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2,000 Tunisians rally against president’s ‘coup’ after power grab

Protest in the cradle of the Arab Spring is the largest since Kais Saied fired PM, suspended parliament and gave himself judicial powers in July

Demonstrators chant slogans during a protest in Tunisia's capital Tunis, on September 26, 2021, against President Kais Saied's recent steps to tighten his grip on power. (Fethi Belaid/AFP)
Demonstrators chant slogans during a protest in Tunisia's capital Tunis, on September 26, 2021, against President Kais Saied's recent steps to tighten his grip on power. (Fethi Belaid/AFP)

TUNIS, Tunisia (AFP) — About 2,000 Tunisians rallied in their capital on Sunday to protest President Kais Saied’s steps to tighten his grip on power which they labelled “a coup d’etat.”

It was the largest demonstration since Saied on July 25 fired prime minister Hichem Mechichi, suspended parliament and granted himself judicial powers, a move he followed up on Wednesday by announcing “exceptional measures” that allow him to rule by decree.

Protesters waving the red and white Tunisian flag gathered outside the municipal theatre in Tunis, well before the demonstration’s start, and shouted slogans in defense of the 2014 national charter.

“Constitution, freedom and national dignity,” chanted the demonstrators. They also demanded “national unity against populism” and called for the “end of the Kais Saied regime.”

Security forces were deployed in large numbers along Bourguiba Avenue, which runs through the heart of the capital, with armored cars, police vans and metal barriers set up to control access to different areas.

The president made his power grab after months of political stalemate and during the COVID-19 pandemic, which further aggravated the country’s economic and social difficulties.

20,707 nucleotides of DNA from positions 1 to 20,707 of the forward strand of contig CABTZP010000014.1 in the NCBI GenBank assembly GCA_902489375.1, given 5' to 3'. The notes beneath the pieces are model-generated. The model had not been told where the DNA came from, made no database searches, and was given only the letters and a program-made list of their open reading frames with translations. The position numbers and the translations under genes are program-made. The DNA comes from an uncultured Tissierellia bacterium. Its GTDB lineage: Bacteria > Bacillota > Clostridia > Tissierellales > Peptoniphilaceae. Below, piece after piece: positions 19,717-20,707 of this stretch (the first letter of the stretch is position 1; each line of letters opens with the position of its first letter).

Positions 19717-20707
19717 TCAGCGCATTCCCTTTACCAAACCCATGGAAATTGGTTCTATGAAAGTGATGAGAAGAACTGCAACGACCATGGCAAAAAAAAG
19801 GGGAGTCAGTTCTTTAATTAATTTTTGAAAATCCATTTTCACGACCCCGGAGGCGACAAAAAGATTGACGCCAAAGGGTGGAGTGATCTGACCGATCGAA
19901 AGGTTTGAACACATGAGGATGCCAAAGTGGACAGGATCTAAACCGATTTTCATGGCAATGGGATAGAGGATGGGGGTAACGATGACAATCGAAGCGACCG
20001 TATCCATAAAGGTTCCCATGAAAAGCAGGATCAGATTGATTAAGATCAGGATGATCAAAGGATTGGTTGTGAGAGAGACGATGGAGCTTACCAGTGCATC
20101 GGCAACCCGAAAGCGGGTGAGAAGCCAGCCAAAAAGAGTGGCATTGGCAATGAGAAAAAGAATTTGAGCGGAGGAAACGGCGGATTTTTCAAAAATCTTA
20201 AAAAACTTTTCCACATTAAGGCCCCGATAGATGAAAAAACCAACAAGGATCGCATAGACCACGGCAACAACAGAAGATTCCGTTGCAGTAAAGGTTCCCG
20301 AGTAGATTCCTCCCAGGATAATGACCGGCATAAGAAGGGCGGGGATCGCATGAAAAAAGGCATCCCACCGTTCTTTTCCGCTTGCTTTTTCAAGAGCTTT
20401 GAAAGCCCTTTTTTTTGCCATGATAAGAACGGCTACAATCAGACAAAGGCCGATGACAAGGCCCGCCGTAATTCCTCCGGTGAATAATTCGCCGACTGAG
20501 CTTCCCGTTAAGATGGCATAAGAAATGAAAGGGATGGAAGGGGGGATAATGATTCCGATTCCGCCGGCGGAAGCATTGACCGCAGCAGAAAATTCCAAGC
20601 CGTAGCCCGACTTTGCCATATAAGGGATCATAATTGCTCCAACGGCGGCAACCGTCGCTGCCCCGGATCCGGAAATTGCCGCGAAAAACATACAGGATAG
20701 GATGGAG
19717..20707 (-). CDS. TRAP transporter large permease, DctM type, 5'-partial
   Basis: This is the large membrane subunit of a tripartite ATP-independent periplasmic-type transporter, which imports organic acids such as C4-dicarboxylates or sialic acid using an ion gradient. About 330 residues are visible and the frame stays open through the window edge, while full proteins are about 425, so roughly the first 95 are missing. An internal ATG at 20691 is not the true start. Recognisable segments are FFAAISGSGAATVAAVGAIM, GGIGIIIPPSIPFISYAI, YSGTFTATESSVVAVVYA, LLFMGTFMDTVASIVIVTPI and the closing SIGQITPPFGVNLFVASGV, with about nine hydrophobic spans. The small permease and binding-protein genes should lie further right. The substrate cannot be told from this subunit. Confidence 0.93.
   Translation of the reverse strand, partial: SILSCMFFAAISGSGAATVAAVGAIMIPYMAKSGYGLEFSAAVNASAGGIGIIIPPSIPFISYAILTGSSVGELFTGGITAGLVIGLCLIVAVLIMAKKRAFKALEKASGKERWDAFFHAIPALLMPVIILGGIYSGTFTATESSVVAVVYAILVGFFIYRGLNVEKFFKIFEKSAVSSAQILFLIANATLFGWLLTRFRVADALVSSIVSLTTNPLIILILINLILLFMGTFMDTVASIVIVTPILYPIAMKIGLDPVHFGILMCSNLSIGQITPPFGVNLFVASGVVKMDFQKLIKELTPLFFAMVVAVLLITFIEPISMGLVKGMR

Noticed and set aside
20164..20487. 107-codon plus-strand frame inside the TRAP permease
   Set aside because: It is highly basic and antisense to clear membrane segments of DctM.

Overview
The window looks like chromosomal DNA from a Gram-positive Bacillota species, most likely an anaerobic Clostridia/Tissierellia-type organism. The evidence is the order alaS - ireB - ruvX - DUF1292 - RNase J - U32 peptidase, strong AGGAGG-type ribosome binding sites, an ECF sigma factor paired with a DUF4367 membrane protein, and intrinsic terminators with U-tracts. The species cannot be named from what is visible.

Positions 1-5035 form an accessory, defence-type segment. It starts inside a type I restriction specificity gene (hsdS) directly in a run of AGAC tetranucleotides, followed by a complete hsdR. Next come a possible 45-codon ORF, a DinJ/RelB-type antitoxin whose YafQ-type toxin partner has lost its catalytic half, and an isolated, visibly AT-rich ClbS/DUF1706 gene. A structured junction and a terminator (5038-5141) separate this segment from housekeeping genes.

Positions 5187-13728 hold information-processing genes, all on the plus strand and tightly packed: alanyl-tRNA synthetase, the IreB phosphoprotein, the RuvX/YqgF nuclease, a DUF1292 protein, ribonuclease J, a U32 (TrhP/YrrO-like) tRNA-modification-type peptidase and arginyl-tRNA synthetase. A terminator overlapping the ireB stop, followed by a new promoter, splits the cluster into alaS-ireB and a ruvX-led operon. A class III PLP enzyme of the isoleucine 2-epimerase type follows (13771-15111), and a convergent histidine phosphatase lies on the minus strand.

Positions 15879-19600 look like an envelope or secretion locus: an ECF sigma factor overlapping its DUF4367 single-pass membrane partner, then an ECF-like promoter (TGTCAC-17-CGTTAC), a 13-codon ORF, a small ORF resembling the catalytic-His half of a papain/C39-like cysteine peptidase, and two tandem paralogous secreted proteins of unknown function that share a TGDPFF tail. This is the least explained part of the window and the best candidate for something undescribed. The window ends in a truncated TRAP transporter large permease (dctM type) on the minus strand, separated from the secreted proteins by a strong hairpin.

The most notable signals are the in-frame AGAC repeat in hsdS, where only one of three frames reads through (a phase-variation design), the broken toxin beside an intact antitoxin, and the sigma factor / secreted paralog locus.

Large crowds cheered his move all over the country at the time, but the mood was hostile at the smaller demonstration in Tunis on Sunday.

Demonstrators chant slogans during a protest in Tunisia’s capital Tunis, on September 26, 2021, against President Kais Saied’s recent steps to tighten his grip on power. (Fethi Belaid/AFP)

Some shouted “Get out, get out,” repeating the slogan of protests that started in December 2010 and culminated in the resignation of Tunisia’s dictator Zine El Abidine Ben Ali on January 14, 2011 after 23 years in power.

Ben Ali’s fall marked the start of the Arab Spring revolts around the region, in which Tunisia emerged as the only democracy.

“Things are going back to the Ben Ali period, to a dictatorship,” said Nade, 27, a woman attending the protest with her mother.

Nade, who works as an administrator, said that she is worried because it was thanks to the 2011 revolution that Tunisians “finally had rights,” which they don’t want to lose.

Yet Saied has placed “all the power in the hands of only one man,” himself, she said.

Nearby, a protester in his 60s said that he had come “to defend the constitution,” fearful that the country could fall back into “dictatorship.”

Demonstrators chant slogans during a protest in Tunisia’s capital Tunis, on September 26, 2021, against President Kais Saied’s recent steps to tighten his grip on power. (Fethi Belaid/AFP)

According to him, the demonstration brought together more than just followers of Moncef Marzouki, one of its organizers, who was Tunisia’s first president after elections following Ben Ali’s fall.

There were also supporters of the ultraconservative Islamist-nationalist party Al-Karama, many leftists, and “ordinary citizens,” the man said.

Another protester, Ibrahim, 59, said that he had voted for Saied in the 2019 presidential election. “And he betrayed us.”

The protest came after around 20 global and Tunisian human rights groups on Saturday condemned Saied’s “power grab” and labeled it “a first step towards authoritarianism.”

Signatories to the statement included Amnesty International’s Tunisia section, Human Rights Watch, the International Commission of Jurists, and the Tunisian Network for Transitional Justice.

It was the latest warning from civil society groups of a drift away from democracy.

The speaker of Tunisia’s parliament Rached Ghannouchi on Thursday called for “peaceful struggle” against a return to “absolute one-man rule.”

A day later the country’s powerful UGTT trade union confederation warned of threats to the country’s democracy.

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